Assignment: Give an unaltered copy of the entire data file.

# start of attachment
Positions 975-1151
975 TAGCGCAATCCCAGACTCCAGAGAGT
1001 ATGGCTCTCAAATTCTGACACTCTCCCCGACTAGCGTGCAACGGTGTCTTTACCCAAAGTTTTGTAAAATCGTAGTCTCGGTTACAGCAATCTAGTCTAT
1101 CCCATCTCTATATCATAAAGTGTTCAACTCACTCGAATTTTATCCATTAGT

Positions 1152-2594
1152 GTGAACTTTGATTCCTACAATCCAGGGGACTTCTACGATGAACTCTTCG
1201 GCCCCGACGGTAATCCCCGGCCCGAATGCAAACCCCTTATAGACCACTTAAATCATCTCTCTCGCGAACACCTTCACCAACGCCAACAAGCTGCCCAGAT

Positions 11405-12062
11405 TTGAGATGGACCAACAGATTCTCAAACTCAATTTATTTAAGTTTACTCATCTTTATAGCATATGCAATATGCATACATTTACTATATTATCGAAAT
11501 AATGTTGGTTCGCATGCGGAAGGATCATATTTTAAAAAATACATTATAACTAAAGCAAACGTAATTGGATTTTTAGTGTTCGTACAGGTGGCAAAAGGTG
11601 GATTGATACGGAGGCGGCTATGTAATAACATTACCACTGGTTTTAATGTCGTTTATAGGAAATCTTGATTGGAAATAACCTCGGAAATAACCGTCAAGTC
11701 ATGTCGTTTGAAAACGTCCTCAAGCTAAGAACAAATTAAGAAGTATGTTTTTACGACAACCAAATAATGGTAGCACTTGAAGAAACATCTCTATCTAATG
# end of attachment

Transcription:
Positions 975-1151
975 TAGCGCAATCCCAGACTCCAGAGAGT
1001 ATGGCTCTCAAATTCTGACACTCTCCCCGACTAGCGTGCAACGGTGTCTTTACCCAAAGTTTTGTAAAATCGTAGTCTCGGTTACAGCAATCTAGTCTAT
1101 CCCATCTCTATATCATAAAGTGTTCAACTCACTCGAATTTTATCCATTAGT

Positions 1152-2594
1152 GTGAACTTTGATTCCTACAATCCAGGGGACTTCTACGATGAACTCTTCG
1201 GCCCCGACGGTAATCCCCGGCCCGAATGCAAACCCCTTATAGACCACTTAAATCATCTCTCTCGCGAACACCTTCACCAACGCCAACAAGCTGCCCAGAT

Positions 11405-12062
11405 TTGAGATGGACCAACAGATTCTCAAACTCAATTTATTTAAGTTTACTCATCTTTATAGCATATGCAATATGCATACATTTACTATATTATCGAAAT
11501 AATGTTGGTTCGCATGCGGAAGGATCATATTTTAAAAAATACATTATAACTAAAGCAAACGTAATTGGATTTTTAGTGTTCGTACAGGTGGCAAAAGGTG
11601 GATTGATACGGAGGCGGCTATGTAATAACATTACCACTGGTTTTAATGTCGTTTATAGGAAATCTTGATTGGAAATAACCTCGGAAATAACCGTCAAGTC
11701 ATGTCGTTTGAAAACGTCCTCAAGCTAAGAACAAATTAAGAAGTATGTTTTTACGACAACCAAATAATGGTAGCACTTGAAGAAACATCTCTATCTAATG